So you were dealing with a whole lot of women who for the most part were not women who were working class women. And so it was very difficult in the beginning to even find a few women of color there. And not to be identified was what everybody who was a minority said at that time. If you were a black or a Latino or a Filipino, or what, you just didn't join the women's movement 06:00, as identified by NOW. And people just don't recall that there were other parts of the women's movement going on at the very same time, but NOW was a very different organization.

 

Clarke: I don't know if Juliet or Catherine, you want to talk about how you actually see the ideas of feminism and the sort of social stream of thought, as you intersected with it, entering into your own work life 06:30?

 

Tactaquin: Well, I was glad to hear Aileen's description. And I think as a young woman coming into political awareness at a certain period, I certainly did not identify with really I think significant feminist movement, that did shake up a lot of things in a very good way. But I think as a young woman of color, and in the political organizing that I 07:00 was interested in doing, in the Filipino community at the time, it didn't really I think have much impact on me. And I was actually much more drawn to identifying with some strong women leaders, for example, that I came into contact with, for example, who were leaders in the Philippines, in the movement there who were fighting the dictatorship. Many of them came to the United States, were exiled here, and played a very leading role 07:30 in building a movement among Filipino nationals and Filipino Americans, like myself, and raising awareness around foreign policy or on what was going on in the Philippines, the role of the United States.

 

Those were the leaders that I looked to. And I probably, when I look back on it, I think I rejected a lot of the leadership from the mainstream feminist movement, as I saw it as not being really relevant and interested in what I was doing.

 

Clarke: Interesting 08:00. And coming in maybe another...

 

Ellis: Generation, exactly.

 

Clarke: ...20 years later. How did it look from your perspective, Juliet?

 

Ellis: What's interesting is that at the university level was interesting in kind of women's studies and those types of classes, but also extremely interested in environmental justice courses that were offered, for example, at San Francisco State. And would get individual books myself, just because I was interested in learning 08:30, et cetera. But what I find around the work, kind of the social justice work, is that all of my colleagues and peers that were women, and most of them were women of color, many of us identified either as feminists or just didn't talk about the work in that way, yet we all had mentors that were women of color that were in leadership positions and that were making amazing differences in the work 09:00.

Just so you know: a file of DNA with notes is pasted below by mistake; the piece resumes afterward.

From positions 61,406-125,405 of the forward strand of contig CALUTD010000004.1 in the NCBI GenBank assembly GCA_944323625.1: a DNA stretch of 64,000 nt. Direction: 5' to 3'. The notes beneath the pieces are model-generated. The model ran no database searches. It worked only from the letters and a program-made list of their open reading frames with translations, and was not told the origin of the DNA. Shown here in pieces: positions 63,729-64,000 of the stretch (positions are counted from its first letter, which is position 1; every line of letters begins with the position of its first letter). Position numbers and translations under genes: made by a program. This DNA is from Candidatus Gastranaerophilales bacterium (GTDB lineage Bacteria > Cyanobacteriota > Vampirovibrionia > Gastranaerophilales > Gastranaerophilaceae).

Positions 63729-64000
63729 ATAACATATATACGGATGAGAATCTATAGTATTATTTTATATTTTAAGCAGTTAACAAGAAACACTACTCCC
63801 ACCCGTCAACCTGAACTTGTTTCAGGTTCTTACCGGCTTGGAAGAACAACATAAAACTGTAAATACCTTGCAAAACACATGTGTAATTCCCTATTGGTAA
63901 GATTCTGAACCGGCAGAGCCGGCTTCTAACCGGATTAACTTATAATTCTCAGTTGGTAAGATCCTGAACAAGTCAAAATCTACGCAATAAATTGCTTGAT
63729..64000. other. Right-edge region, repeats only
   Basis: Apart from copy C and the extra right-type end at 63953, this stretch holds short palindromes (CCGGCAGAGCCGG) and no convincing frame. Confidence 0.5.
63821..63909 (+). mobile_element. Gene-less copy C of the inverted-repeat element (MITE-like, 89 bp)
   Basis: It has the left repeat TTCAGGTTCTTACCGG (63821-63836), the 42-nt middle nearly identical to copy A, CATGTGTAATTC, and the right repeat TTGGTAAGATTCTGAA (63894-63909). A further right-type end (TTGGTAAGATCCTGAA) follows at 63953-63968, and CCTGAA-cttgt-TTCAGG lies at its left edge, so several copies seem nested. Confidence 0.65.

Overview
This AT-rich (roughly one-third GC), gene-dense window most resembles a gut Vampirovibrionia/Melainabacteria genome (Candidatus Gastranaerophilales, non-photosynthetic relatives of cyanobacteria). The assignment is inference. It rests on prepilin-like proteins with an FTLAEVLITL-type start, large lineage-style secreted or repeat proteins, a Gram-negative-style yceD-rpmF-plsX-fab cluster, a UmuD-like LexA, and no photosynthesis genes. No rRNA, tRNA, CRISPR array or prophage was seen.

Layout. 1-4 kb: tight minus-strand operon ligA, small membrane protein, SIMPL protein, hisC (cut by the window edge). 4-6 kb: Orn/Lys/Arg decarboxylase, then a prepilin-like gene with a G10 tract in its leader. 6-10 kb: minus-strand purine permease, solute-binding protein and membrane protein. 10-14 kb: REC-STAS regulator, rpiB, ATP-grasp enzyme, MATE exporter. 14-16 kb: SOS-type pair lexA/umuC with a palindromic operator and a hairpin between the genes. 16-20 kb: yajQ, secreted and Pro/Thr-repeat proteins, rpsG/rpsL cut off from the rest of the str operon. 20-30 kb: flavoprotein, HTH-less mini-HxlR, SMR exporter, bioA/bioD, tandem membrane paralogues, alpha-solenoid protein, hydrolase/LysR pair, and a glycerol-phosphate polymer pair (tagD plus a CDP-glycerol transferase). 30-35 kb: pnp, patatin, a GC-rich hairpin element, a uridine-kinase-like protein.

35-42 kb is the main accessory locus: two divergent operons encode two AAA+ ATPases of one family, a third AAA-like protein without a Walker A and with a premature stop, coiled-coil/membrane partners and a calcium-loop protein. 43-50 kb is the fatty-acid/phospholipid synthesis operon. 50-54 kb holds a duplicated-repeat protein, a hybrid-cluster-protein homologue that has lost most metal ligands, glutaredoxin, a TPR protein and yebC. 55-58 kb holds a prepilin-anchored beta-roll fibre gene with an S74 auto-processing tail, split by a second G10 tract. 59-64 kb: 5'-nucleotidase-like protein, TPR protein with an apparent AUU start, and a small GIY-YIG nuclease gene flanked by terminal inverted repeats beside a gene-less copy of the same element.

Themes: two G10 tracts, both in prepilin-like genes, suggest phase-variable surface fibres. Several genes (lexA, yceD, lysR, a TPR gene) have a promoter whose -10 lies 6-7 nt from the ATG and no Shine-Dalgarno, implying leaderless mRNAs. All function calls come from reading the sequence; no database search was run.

And it wasn't until I became executive director at Urban Habitat at the age of 29 that it really struck me on a personal basis of what the differences to lead as a woman and as a woman of color for an organization. And both in the interactions that I would have with male employees and staff people that were all made of color. But even the way that they interacted with me, and their expectations of if 09:30 you didn't lead in a certain way which I would say often times almost are stereotypical male ways, of hogging up all the space and slamming the door and, "When I'm mad, you're going to know it," and da-da-da, like and using my power because I have it and intimidation. Like if you didn't operate in that way, that it was a constant battle because of the push-back of who is actually leading? Am I in this position?

 

And it was really interesting, and I think it's taken a while just to be able to kind of embrace my own leadership 10:00 style as a woman, and that it is different then kind of what you imagine stereotypically of kind of more male leadership. But that there's space for that and that there is kind of greatness around being a leader that's grounded in your own values, and et cetera.

 

Hernandez: It's very interesting that you say that. Because I came from Civil Rights movement, that's where I got into the women's movement, from the Civil Rights movement. And actually I was a graduate of Howard University 10:30, and did my first picketing in Washington, D.C., which was totally segregated in those days. No blacks could go anywhere in Washington. There were no restaurants you went to or no places that you could actually go to a movie and sit in the seat that you chose: you went to the seat that they put you in at that stage. And I think that whole period of my life was never seeing women in any positions of authority, but, and knowing that there were lots of women who 11:00 had done a lot of things.

 

Washington is a strange city in many ways, and I'm sure a lot of people will agree with me on that. But in those days, there were very many, very outstanding women. Mary Church Terrell, for example, was very active in those days, and she also helped to found the Women's International League for Peace and Freedom, and she sued the government and finally wound up getting their changes on it. She sued the restaurants in Washington, D.C. 11:30 And my role model was a woman by the name of Pauli Murray. And Pauli Murray was a graduate of Howard, she was at the Howard University law school, at that point. I was still I think a sophomore in those days. And she was so different from anybody I had ever met before because she knew exactly what she wanted to do. She had fought discrimination all of her life, both as a woman and as a person who was black, and 12:00 Pauli was the one that really got me going. In addition to my professor at Howard University, when I decided to take political science instead of education; came into the room and saw me alone in this room of 40 people, all the rest were men. And said, "If you are not ready to work very hard in this class, I want you to leave now, and take home economics."